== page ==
Government figures which show foreigners bought five times as much precious New Zealand land last year are not an accurate guide to foreign ownership, Land Information Minister Mark Mitchell says.

Mitchell rejected any claims that there was "a big buy-up of New Zealand land" today and ruled out calls for a detailed register which showed every foreign purchase, not just the sensitive or large purchases approved by the Overseas Investment Office (OIO).

The OIO said 466,000 hectares of land was sold to offshore buyers in 2016 - five times more than the previous year.

But Mitchell told TVNZ's Q+A this morning that the figure could be misinterpreted because some of that land was jointly bought by New Zealand investors.


Net sales of New Zealand land had been consistent over the last decade, he said.

Mitchell was also challenged on how much it knew about the scale of foreign investment in New Zealand.

He said Statistics New Zealand was developing a process to capture more information about foreign investment.

"It's getting better and better. And in terms of the OIO, we are able to monitor and watch very carefully, in terms of the applications that are coming through the office."

He added: "I think it's really important to note that when we're talking about offshore investment and overseas capital ... is that we have got a very extremely robust process that they have to go through before that actually gets signed off."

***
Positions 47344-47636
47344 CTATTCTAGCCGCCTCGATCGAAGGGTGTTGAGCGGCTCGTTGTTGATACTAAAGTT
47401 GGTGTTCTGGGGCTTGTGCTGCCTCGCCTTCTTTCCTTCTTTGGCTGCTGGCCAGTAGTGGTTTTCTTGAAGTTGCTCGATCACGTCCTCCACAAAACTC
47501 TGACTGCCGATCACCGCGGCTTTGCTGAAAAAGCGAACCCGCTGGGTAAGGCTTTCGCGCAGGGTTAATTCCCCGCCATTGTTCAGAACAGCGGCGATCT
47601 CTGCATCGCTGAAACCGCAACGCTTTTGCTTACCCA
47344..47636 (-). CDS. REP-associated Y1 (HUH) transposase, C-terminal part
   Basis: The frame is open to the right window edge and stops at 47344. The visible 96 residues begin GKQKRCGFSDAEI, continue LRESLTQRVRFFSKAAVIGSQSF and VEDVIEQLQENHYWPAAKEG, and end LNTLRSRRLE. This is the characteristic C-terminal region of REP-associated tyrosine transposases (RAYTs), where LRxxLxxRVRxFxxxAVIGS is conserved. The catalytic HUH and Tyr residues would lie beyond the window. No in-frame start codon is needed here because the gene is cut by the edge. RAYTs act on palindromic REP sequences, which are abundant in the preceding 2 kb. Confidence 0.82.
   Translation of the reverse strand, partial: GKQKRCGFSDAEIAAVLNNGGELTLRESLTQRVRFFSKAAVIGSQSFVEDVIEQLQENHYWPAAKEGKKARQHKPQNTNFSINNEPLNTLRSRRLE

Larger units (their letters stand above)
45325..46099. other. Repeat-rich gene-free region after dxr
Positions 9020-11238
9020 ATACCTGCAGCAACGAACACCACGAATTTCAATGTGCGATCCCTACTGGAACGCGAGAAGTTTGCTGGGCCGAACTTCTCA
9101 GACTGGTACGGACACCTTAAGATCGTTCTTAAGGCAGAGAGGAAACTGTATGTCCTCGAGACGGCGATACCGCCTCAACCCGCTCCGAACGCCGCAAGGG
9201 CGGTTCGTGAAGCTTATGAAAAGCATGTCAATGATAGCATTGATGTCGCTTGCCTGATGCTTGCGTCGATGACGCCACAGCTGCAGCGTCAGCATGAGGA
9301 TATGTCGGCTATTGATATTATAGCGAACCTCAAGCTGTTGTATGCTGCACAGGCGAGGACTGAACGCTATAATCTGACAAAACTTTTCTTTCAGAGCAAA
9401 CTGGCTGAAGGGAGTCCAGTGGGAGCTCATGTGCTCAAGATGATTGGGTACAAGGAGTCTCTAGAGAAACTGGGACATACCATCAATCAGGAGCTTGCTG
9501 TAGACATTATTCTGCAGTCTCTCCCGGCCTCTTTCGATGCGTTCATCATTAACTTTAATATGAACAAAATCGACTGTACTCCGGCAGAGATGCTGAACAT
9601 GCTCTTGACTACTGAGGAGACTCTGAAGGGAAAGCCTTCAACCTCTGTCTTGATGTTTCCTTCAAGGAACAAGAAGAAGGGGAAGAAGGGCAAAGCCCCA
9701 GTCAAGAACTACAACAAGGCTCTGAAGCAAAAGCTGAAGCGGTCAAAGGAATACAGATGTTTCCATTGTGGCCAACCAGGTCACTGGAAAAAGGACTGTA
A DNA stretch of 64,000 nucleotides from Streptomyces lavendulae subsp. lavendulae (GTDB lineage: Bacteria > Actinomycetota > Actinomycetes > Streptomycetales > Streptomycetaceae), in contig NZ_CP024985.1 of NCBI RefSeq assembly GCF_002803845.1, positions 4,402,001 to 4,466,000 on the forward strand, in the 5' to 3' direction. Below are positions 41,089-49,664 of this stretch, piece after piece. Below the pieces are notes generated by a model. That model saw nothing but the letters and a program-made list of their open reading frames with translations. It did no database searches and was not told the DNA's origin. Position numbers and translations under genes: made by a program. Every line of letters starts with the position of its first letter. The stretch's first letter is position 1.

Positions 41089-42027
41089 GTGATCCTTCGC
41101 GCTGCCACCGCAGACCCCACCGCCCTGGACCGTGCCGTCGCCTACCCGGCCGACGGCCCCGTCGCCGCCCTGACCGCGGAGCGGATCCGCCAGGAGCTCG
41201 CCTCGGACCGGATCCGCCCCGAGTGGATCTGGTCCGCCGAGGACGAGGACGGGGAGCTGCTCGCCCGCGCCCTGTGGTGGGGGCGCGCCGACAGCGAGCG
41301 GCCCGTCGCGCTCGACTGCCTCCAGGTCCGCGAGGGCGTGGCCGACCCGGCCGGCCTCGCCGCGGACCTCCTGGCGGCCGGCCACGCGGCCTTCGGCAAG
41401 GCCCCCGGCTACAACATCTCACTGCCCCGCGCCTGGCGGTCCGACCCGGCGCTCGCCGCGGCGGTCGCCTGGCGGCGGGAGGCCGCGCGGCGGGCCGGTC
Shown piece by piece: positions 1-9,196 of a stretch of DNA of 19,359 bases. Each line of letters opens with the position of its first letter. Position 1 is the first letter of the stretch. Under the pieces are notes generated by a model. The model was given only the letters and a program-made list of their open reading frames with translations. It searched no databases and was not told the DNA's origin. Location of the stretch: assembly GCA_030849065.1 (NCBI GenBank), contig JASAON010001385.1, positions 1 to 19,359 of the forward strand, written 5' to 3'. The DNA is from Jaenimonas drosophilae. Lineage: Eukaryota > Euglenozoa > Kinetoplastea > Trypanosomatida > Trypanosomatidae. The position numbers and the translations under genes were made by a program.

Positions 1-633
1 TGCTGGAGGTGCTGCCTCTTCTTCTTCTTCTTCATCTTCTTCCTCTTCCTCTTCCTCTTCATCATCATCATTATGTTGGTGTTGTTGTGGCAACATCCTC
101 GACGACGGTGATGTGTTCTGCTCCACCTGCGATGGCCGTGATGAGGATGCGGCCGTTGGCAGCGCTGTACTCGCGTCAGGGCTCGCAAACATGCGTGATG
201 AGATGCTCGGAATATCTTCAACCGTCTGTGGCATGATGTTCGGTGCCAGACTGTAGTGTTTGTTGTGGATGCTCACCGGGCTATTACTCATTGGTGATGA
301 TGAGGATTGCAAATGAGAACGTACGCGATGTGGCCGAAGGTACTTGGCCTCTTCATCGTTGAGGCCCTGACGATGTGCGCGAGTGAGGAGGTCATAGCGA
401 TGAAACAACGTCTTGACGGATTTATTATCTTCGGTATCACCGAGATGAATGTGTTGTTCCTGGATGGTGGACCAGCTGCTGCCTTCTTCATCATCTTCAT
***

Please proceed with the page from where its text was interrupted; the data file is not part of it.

The minister did not any express interest in a register - an initiative which New Zealand First leader Winston Peters has been lobbying for.

A private member's bill in Peters' name which would have created a register was voted down last year.

Peters said today that there was no official record of New Zealand land and houses bought by foreigners, as there was in other countries.

New Zealanders would be "alarmed" by how much was being bought offshore, he said.

Peters also questioned whether the OIO followed up on conditions imposed on foreign investors.

In order to gain approval from the OIO, investors often promise to create jobs, recreational opportunities, or carry out conservation initiatives on the land.

Mitchell said the OIO used a combination of public tip-offs and proactive enforcement to check whether conditions were being met.

He said there had been several breaches of conditions by investors, but he could not give a precise figure.

Land Information NZ began keeping records of the number of houses being bought by offshore tax residents in 2015. Around 2 to 3 per cent of New Zealand houses are being sold to non-residents, the records show.

However, it is not considered a register of foreign ownership because it counts corporations and trusts as NZ residents. It also counts students and temporary workers as residents, even if they do not intend to stay in the country.